Overcoming bullies as a child, architect Aatika Manzar has now designed India’s first accessible-to-all book café
Every space tells a story. Just like our homes, commercial spaces should convey its purpose and philosophy through its design. Delhi-based architect and interior designer Aatika Manzar is helping her clients do just that. She is on a mission to convert vacant spaces into beautiful moulds through her crafty vision. However, living her dream through more than the 150 projects in her array was not always a cakewalk for Aatika.
“I had to face a lot of issues because of my eye, my tilted nose, and my lips as well. I did not look like other children and things were tough for my parents. I was looked upon as scary or unpleasant by school kids and children at the parks and malls,” says Aatika during a candid conversation with YS Weekender.
Aatika had issues with one of her eyes and was advised to take up a course that was “Easy on the eye.” This simply translated to not taking up architecture, a course that involves delicate detailing. However, Aatika was not the one to give up on her dreams. She underwent 29 surgeries and later pursued architecture from Jamia Millia Islamia and a master’s degree in interior designing from Birmingham City University in the UK.
In 2017, Aatika started her own design collaborative firm -- Aatika Manzar Designs. With projects including the Playboy Club, Freemasons Brewery, Bombay Bakery, Station Bar, and Modern Bazaar in her portfolio, Aatika has worked on projects ranging from hospitality, retail, design, residential, hotels, malls, and departmental stores. Aatika’s studio specialises in working proficiently in spaces both interior and exterior, and even large architectural areas with intricate details.
Aatika Manzar Designs boasts of being the only Indian design studio to have over 40 departmental stores in the country.
Most recently, Aatika worked on Merak, India’s first accessible-to-all cafe.
The Delhi-based inclusive book cafe, completely accessible for the differently-abled. The design includes ramps to provide access to the entire cafe in a wheelchair and navigation lanes with tac tiles for the visually impaired.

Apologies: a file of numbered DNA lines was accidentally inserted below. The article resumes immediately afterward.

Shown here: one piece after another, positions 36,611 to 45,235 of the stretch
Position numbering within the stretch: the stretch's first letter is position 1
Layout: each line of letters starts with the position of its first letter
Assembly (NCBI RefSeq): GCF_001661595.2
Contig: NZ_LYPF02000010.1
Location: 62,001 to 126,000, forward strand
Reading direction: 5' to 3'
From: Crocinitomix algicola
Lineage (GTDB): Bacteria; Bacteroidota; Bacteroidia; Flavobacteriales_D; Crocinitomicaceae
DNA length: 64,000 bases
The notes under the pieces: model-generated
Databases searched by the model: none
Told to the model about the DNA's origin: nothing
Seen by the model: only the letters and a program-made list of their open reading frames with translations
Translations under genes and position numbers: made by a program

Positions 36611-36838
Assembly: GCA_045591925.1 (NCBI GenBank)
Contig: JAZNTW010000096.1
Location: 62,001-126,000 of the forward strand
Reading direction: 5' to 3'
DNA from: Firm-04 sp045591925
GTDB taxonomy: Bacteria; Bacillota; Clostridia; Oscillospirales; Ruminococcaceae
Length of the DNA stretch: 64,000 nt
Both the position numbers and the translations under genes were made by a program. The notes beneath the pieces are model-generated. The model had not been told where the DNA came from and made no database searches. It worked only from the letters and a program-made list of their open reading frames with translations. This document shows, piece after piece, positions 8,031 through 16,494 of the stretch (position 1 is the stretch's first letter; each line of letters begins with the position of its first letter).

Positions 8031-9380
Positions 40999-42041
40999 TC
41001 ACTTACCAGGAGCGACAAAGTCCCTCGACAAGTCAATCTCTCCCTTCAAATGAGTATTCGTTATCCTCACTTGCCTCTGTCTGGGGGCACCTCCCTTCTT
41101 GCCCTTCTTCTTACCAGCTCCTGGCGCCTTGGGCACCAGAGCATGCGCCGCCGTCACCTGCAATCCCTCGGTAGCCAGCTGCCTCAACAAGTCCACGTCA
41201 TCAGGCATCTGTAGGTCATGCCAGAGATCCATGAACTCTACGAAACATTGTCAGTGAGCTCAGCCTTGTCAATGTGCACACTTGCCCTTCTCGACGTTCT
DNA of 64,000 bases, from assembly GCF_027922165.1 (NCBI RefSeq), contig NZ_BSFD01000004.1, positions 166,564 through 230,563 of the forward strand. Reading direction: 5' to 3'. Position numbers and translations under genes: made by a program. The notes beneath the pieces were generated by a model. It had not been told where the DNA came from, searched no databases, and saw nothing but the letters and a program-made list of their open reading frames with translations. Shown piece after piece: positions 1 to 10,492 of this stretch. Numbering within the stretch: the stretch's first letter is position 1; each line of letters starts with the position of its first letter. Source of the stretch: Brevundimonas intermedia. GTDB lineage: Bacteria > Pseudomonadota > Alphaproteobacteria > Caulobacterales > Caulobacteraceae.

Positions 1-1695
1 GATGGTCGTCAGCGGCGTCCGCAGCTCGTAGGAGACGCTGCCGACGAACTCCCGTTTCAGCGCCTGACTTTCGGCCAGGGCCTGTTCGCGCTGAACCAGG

Born and brought up in Delhi, Aatika did not have a ‘normal’ childhood as per the book. “Certain physical deformities -- with my eye, nose and lips, make things tough for me at school. I was bullied and mocked by the boys because of which I had to change my school too. But since then, things have worked better for me,” Aatika recalls. The architect says that the constant support of her family and teachers have been her source of strength and helped her regain her confidence.
Aatika’s interest in sketching and mathematics led her to pursue architecture. Growing up with an elder sister who is also an architect exposed Aatika to architecture and got her interested too.
If not architecture and interior designing, Aatika says she would pursue fashion designing. “I loved everything about it...I had a good eye for aesthetics. My inclination towards mathematics also made me want to become an engineer, but ultimately, I combined all my interests and chose to be an architect,” Aatika says.
Leap of faith
“I did not have any eureka moment, it was a process,” says Aatika when asked what led to the foundation of Aatika Manzar Designs.
Prior to starting up, Aatika worked with various firms that made her realise her love for architecture. “I wanted to take the leap of faith and start something of mine, keeping in mind that if I fail, I can always go back to working for someone else,” she says. In 2017, Aatika founded her design studio with a niche in commercial projects.
Being a woman in a male-dominated industry meant dealing with extra challenges at the workplace. “Initially, I was not taken seriously...I would not get the attention I deserved and clients would talk about calculations and structural issues among themselves...I had to initially take up a few projects to just build my brand. I would regularly pitch to clients,” she says.
Today, Aatika works on projects like clubs, retail stores, and restaurants. “I started loving the commercial projects because there are endless possibilities. I can experiment with colors, designs, and ideas because this industry needs uniqueness, and hence it gives me much more creative liberty,” she adds.
Leading the way
Aatika is appreciated for her projects including the Gaurav Gupta store in Emporio and the Farzi Cafe in Dubai and New Delhi.
Her latest project Merak is close to Aatika’s heart. The book cafe is designed keeping inclusiveness in mind. So much so, soap and towels in the washroom are placed in a manner that people on wheelchairs can use them. The staff is well-versed in sign language to help the deaf and mute. Even the book collection is accessible to all, with braille books collected from different libraries.
“Because I have dealt with similar issues in my childhood, and I still do at times, I was highly inspired to give back to society and make a design that could make everyone feel invited,” Aatika says.
Recently, Aatika Manzar Designs has extended its focus on residential constructions and has been working on the penthouse and high-end resolution projects. Next on her wishlist, Aatika wants to renovate an old haveli, a factory, or even an abandoned village site to convert it into a boutique hotel or restaurant.
“The concept is that of an adaptive re-use that ensures that the authenticity and the essence of the haveli or site are retained while it is put to better use,” Aatika explains.
Addressing aspiring women entrepreneurs, Aatika says:
“Just don’t give up on your dreams. You might face discrimination, be judged, and what not, but don’t let that stop you. Be passionate about what you want and you’ll eventually get it. Perseverance and hard work are the keys.”
Edited by Megha Reddy